Sewing machines for sewing leather

Written by jillian downer
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Sewing machines for sewing leather
Machines for sewing leather are designed to handle heavy-duty thread and sturdy materials. (http://www.cowboysew.com)

There are several different types of sewing machines available for use in industrial material making and for at-home use. While modern personal sewing machines are built to handle just about anything, a sewing machine made specifically for heavy-duty materials is required when working with leather and other sturdy fabrics like patents, plastics, canvas, webbing and vinyl. For many years, industrial sewing machines were the only kind of machines that could sustain the wear and tear of leather-working, but with the advancements in technology and machinery, there are now several at-home options available to people who sew who wish to work with leather.

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History

Thomas Saint, an English inventor, was the first to be issued a patent for a sewing machine that sewn leather in 1790. Though this invention went down in history as a failed attempt, it was the beginning of a sewing machine revolution. In 1826, a rather crude machine for sewing leather was developed by Henry Lye. Lye's machine could only withstand a few basic stitches before it required an extensive amount of rethreading and adjustment, so it was never truly recognised as a working machine. The first functioning industrial sewing machine was invented in 1830 by French tailor Barthelemy Thimonnior, who used his device not to sew leather but for heavy-duty material used in the French armies' military uniforms. The first American patent for a sewing machine was issued to Elias Howe. Howe's machine was the first to use two thread sources to create a lockstitch. Howe had difficulties marketing his design. It wasn't until 1851, when Issac Singer--using Howe's lockstitch invention--made the first commercially successful machine. Singer's mechanical sewing machine was sturdy enough to sew all fabrics, including leather.

Identification

Sewing machines for sewing leather are typically sturdier and heavier than traditional mechanical sewing machines, though they look relatively similar. They are designed to handle heavy-duty thread and sturdy materials, so they are often found to be much slower than other sewing machines. Their maximum speed is 800 RPM. A typical sewing machine for sewing leather has a compound feeding mechanism to increase the ability to sew multiple layers of heavy material. Modern sewing machines for leather automatically adjust the tension, but they can be manually altered as well. The flatbed found on traditional mechanical sewing machines has usually been replaced by a cylindrical arm on sewing machines for sewing leather, because that allows for more maneuverability when working with the sturdy fabric. Most machines, however, do come with a flatbed attachment. Because sewing machines made for leather-working often work with saddles and harnesses, there are special attachments included for these specialised works.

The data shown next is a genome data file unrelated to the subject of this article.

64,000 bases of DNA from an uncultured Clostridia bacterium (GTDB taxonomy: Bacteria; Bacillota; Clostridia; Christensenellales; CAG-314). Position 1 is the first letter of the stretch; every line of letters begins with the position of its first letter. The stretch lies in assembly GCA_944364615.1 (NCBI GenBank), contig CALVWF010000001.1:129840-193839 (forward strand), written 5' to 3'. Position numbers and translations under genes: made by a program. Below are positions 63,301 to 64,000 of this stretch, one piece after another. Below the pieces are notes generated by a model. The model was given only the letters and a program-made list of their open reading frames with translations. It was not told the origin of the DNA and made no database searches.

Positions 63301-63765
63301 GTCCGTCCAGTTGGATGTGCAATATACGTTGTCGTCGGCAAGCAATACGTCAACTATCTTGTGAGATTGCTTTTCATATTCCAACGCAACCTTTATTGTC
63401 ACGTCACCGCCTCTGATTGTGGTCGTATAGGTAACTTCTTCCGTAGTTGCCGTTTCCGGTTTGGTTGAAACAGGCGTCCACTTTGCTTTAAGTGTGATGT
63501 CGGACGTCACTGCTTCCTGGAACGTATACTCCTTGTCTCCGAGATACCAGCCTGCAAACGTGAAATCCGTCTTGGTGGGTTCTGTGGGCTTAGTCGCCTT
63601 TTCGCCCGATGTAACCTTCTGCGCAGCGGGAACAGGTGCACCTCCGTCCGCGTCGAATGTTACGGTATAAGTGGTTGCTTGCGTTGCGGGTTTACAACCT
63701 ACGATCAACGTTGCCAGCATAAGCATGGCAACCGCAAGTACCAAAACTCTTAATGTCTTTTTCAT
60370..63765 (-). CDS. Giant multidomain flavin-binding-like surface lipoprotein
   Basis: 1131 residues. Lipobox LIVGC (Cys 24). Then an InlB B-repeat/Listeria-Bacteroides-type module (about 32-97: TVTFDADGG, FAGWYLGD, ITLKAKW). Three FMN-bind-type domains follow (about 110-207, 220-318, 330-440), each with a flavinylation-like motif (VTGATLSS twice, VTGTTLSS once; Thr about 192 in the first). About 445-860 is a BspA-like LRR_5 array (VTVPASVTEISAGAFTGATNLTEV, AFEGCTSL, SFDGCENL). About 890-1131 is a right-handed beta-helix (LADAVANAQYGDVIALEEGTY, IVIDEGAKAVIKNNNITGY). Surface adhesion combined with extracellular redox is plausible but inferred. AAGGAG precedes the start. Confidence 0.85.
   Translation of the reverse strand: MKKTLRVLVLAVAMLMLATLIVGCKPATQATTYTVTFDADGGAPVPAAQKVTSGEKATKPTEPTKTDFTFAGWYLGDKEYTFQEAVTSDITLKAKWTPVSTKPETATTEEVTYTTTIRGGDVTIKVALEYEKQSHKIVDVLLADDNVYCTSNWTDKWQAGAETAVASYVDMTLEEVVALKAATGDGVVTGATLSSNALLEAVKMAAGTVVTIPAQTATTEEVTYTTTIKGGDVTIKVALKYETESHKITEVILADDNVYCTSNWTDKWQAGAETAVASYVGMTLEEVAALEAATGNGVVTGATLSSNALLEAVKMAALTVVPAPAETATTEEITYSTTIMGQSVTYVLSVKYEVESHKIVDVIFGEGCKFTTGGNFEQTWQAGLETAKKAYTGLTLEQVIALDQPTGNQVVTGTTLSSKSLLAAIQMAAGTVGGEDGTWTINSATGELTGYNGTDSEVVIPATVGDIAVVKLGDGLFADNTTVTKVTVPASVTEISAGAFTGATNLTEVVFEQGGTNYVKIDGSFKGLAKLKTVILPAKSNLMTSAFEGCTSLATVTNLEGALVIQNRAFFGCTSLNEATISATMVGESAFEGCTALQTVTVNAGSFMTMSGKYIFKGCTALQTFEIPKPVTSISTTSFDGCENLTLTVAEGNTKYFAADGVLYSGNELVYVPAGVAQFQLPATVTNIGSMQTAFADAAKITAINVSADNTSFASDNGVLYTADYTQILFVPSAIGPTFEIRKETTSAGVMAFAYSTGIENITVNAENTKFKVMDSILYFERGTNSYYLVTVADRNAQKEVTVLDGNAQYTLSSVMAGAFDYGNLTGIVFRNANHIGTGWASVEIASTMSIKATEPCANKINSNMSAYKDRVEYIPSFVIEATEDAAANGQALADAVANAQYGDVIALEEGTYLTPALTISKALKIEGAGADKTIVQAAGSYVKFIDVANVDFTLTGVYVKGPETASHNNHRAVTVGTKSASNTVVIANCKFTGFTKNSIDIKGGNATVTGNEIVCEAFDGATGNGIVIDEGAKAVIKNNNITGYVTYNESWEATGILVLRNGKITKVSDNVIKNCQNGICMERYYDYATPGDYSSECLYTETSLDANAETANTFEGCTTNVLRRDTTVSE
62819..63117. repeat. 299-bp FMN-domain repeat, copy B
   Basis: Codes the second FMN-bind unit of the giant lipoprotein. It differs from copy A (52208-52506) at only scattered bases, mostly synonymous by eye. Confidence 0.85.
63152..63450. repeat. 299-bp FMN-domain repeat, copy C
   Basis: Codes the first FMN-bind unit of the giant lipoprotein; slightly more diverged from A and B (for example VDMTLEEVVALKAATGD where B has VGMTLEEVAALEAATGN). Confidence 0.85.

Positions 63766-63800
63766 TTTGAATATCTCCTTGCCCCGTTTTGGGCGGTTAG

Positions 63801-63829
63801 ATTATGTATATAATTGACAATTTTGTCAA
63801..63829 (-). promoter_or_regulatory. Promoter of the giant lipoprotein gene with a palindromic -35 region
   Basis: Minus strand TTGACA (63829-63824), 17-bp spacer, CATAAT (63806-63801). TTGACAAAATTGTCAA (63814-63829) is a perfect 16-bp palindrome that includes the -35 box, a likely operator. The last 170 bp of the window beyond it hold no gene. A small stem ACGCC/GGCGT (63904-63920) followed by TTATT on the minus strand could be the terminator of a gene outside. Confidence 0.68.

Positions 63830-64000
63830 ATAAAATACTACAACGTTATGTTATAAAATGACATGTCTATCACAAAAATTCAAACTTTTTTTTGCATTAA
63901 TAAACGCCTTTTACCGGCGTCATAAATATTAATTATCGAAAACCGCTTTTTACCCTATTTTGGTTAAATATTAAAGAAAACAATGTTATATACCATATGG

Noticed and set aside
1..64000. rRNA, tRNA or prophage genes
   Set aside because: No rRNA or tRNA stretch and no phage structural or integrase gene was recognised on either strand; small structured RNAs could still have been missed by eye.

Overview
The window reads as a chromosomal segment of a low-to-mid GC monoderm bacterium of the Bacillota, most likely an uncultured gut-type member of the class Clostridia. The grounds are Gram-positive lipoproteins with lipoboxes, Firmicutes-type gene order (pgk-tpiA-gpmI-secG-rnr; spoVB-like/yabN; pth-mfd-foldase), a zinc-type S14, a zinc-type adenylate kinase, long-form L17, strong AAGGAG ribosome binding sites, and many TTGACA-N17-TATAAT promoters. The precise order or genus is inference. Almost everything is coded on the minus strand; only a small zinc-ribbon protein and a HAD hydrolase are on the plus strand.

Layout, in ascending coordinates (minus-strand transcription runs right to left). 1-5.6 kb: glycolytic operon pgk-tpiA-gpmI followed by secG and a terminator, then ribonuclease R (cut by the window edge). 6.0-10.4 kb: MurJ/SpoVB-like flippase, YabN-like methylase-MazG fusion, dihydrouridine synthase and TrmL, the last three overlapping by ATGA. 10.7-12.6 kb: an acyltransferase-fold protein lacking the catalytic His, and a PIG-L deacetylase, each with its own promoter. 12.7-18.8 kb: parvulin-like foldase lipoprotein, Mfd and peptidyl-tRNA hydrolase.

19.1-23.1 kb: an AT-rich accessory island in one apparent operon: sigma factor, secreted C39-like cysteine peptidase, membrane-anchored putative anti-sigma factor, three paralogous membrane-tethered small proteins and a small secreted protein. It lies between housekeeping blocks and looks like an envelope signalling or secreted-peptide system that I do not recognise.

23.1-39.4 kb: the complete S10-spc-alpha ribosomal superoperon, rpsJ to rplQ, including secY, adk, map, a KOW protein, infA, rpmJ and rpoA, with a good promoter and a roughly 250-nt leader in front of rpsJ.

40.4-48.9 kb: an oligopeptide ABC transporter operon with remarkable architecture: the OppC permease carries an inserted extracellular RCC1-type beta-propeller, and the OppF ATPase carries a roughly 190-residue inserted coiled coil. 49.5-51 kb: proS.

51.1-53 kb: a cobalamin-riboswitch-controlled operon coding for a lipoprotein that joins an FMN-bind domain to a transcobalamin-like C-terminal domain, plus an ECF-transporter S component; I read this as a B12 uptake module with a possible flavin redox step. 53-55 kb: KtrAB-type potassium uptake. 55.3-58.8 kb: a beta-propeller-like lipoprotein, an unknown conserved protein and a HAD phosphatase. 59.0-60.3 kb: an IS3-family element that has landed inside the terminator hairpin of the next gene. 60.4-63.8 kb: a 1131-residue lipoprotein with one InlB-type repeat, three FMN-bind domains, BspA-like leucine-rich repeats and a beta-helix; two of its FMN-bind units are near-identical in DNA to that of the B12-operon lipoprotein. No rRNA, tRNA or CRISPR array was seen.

Function

Sewing machines that are capable of sewing leather can be used for a much broader range of materials. Besides being used in fashion and accessories like jackets, purses, belts and shoes, sewing machines for sewing leather are capable of sewing heavy textiles. They can be used on everything from saddle skirts and gun holsters to saddles and harnesses. Sewing machines for sewing leather work in the same way as traditional sewing machines, by using a straight needle and hook needle to create chain stitches. When the top needle goes through the material, it makes a loop on the underside. This loop is then secured with the thread from a second source, which creates the traditional chain stitch we know today. Hand sewing creates a much different stitch than a mechanical sewing machine, because it only uses one source of thread.

Benefits

Nowadays, boutique designers and young entrepreneurs use sewing machines designed for sewing leather to start their careers as young designers in the accessories market. Leather bags, shoes and other accessories once required designers to outsource their designs, but with the new improvements and accessibility of these sturdy sewing machines, more and more creative designers who are interested in leather and other materials, rather than typical clothing fashion, are able to start their companies with limited capital.

Types

Sewing machines designed for sewing leather are made in various styles and designs to aid in the design and working of leather products. Because of the extensive products produced from leather materials, the sewing machines must be much more versatile than other machines. Sewing machines made for leather sewing come in a flatbed design--which is similar to typical traditional sewing machines and has a flat surface with the arm of the machine, which houses the needle, raised above the bed. Postbed sewing machines are designed with a vertical sewing surface, permitting the designer to use both hands when working with the material. A cylinderbed machine is made with a horizontal cylinder surface, which allows the person sewing the leather to work on smaller areas like the corner of a small bag or the cuff of a jacket. All of the above machines are available in single- and double-needle configurations.

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